Speaking to Hello! magazine, consultant obstetrician and gynecologist Professor Tiong Ghee Teoh said that Catherine was surrounded by a massive team. "Anything that could possibly go wrong, we had a team of people behind each speciality," he said. "Everyone was sworn to secrecy." This team of people consisted of four pediatricians, two obstetricians, three anesthetists, four surgical staff members, one lab technician, two special care baby unit staff, and three midwives. Whew! When Charlotte was born, Catherine, who now had some experience with giving birth, only hired two midwives alongside her existing doctors.

While the idea of using midwives might seem a little outdated to some, it's still very much the norm in the U.K. Louise Silverton, who works as a midwife, told The Denver Post that "it's a cultural thing." Certified nurse midwife Angela Ferrari told the outlet that midwives are not only more cost-efficient, but they're also more likely to help the mother deliver her baby without too much unnecessary intervention, meaning that the medical tools doctors tend to employ during birth are often unnecessary when a qualified midwife is around.

Royals require extensive security whenever they are admitted to a hospital

Being a senior member of the royal family means you can't go anywhere without your security detail, and King Charles III and Princess Catherine's recent stints in hospital sparked renewed interest in the royal family's security measures when they venture outside the palace walls. When both Charles, who is the reigning monarch, and Catherine, the future queen, were admitted to the London Clinic for their respective procedures, vast security measures were necessary to ensure their safety for the duration of their stay.

Speaking to Express, former Royal Protection Officer Simon Morgan explained that plenty of intricate planning goes into ensuring the royals' safety when they are admitted to a hospital. Their security detail needs to figure out how to set in place the same measures they implement when the royals are at their residence. "So what you've got to consider is, how do you maintain that in an environment that ordinarily isn't used to, firstly, being like that, bearing in mind this is a hospital," Morgan explained. Usually, the palace's security will evaluate what kind of safety measures the hospital in question already has in place and build on that. "[I]t is a logistical scenario because you're ultimately going from one very proven, known security site to one now that sort of isn't to a certain extent," Morgan said. All of this needs to be pulled off without a hitch while keeping the hospital running normally.

Royals get regular preventative screenings and cultivate healthy routines

Preventative health care is extremely important when it comes to catching and stopping a disease in its tracks. Take King Charles III's recent procedure, for example — the monarch was diagnosed with an enlarged prostate and underwent corrective surgery to prevent any issues in the future. Regular medical screenings can literally be life-saving, so it's no surprise that the royal family makes sure they stay up to date on their medical checkups. Like us normal folks, they get their bloodwork done and go for cancer screenings. They've also been made fun of for taking very good care of their teeth, but if you had to smile at cameras as often as they do, you'd want your pearly whites to look presentable too. Both Prince Harry and Princess Eugenie used to wear braces when they were kids (and now have the stellar smiles to prove it).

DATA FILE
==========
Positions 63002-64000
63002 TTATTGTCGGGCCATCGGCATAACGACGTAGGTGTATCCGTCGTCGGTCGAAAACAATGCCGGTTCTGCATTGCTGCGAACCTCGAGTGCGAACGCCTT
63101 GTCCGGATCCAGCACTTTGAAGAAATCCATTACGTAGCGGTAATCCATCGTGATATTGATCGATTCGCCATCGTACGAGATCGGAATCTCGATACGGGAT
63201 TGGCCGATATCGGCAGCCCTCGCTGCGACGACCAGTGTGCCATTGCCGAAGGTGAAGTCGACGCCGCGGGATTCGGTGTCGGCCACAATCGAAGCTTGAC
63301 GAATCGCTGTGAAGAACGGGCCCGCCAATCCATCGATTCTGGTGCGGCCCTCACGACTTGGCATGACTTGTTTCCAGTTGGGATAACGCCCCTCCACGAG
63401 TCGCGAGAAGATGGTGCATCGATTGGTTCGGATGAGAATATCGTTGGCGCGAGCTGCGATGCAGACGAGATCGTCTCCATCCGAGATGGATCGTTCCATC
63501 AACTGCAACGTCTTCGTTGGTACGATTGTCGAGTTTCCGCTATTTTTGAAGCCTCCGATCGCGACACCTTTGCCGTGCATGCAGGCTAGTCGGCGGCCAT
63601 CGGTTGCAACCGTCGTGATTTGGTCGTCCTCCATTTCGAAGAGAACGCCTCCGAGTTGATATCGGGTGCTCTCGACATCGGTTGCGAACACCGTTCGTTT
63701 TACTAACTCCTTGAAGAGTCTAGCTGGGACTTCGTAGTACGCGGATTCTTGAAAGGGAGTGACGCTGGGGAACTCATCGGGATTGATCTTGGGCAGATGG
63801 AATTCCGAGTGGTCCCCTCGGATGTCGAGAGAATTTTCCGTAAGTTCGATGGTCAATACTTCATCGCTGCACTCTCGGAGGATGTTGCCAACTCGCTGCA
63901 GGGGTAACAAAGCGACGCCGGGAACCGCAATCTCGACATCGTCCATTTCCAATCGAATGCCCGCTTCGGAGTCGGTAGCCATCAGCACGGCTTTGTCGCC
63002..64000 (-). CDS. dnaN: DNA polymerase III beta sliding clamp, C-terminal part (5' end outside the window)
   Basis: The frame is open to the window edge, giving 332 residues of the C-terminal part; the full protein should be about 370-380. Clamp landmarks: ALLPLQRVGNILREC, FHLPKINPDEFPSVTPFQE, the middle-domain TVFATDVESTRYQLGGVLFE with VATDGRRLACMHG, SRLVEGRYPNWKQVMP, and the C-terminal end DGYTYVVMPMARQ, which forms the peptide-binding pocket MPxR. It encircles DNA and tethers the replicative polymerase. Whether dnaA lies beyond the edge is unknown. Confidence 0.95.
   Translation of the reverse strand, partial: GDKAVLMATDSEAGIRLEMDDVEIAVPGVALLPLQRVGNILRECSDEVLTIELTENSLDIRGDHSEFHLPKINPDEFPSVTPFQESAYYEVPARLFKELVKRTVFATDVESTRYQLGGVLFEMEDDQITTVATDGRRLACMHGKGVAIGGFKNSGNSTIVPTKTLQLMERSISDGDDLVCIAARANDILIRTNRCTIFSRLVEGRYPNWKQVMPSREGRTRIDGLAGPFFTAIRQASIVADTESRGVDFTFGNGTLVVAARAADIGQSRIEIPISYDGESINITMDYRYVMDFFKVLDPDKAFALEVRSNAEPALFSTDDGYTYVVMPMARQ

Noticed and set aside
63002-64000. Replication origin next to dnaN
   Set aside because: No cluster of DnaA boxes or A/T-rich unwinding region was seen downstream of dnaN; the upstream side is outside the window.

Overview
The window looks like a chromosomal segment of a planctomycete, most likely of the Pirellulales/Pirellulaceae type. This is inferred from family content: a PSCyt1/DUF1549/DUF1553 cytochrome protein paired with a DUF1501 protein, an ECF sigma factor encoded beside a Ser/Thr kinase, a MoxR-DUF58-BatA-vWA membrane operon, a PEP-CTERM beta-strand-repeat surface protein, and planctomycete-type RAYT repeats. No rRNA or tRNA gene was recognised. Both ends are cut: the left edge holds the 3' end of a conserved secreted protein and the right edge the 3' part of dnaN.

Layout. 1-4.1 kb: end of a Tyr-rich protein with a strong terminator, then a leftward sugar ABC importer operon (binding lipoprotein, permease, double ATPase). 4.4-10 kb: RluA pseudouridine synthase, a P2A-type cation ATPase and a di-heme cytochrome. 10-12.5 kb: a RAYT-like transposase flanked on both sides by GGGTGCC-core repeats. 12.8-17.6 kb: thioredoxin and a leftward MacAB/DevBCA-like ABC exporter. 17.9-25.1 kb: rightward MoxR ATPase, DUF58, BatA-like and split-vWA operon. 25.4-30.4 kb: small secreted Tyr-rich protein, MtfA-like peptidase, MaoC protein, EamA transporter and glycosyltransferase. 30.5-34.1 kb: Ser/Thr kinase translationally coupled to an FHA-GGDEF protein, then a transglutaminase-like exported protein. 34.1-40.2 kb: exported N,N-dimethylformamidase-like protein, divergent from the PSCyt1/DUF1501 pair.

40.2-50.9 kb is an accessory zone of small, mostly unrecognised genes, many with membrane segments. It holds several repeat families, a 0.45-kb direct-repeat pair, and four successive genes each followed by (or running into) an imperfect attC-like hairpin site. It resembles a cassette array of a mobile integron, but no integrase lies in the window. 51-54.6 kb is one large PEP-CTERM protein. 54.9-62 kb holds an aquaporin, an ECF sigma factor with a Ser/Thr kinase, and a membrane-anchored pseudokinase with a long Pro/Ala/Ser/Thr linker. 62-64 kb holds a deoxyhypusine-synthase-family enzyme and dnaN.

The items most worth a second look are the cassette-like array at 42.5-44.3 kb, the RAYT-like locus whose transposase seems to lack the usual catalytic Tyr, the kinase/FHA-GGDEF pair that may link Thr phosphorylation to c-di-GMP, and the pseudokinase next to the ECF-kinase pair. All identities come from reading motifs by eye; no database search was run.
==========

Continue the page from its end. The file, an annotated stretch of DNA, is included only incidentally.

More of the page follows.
Aside from their screenings and bloodwork (and the occasional dental job), members of the family also take care to eat healthy and exercise. King Charles III favors long walks and a plant-based diet. Queen Elizabeth II used to walk her dogs around the Buckingham Palace grounds and continued to do so until the last year of her life, British scientist Andrew Steele told "Today." On "The Emma Barnett Show," Camilla, Queen Consort, said Charles is "probably the fittest man of his age I know. ... He's like a mountain goat. He leaves everybody miles behind."

The monarch always travels with a Royal Navy doctor on board

When the monarch travels overseas, a Royal Navy doctor accompanies them. Before the plane even takes off, the doctor in question is armed with extensive knowledge of the medical facilities available in the country the monarch is traveling to — this way, they are prepared should the sovereign take ill during their travels. Queen Elizabeth II traveled with a Royal Navy doctor before she retired from taking royal tours overseas, and now King Charles III will be doing the same.

Speaking to Hello! magazine, royal reporter Gordon Rayner, who has lived through 20 royal tours, said that few ever notice the doctor who accompanies the monarch, but they are never far from their side. Armed with emergency medicine and a mobile defibrillator, the physician is always ready to perform life-saving measures should the need arise. Before Charles was king, he also had doctors on standby during his royal tours, but his team wasn't as extensive as his mother's. Younger members of the royal family, like Prince William and Prince Harry, didn't travel with a medical team but reportedly had doctors on standby to attend to them in the countries they were visiting.

The monarch and the runner-up to the throne also sometimes travel with their own blood supply. While this may seem rather odd, it's a necessary measure when they visit countries where adequate blood supply is not guaranteed. This blood supply travels with their convoy throughout their royal tour.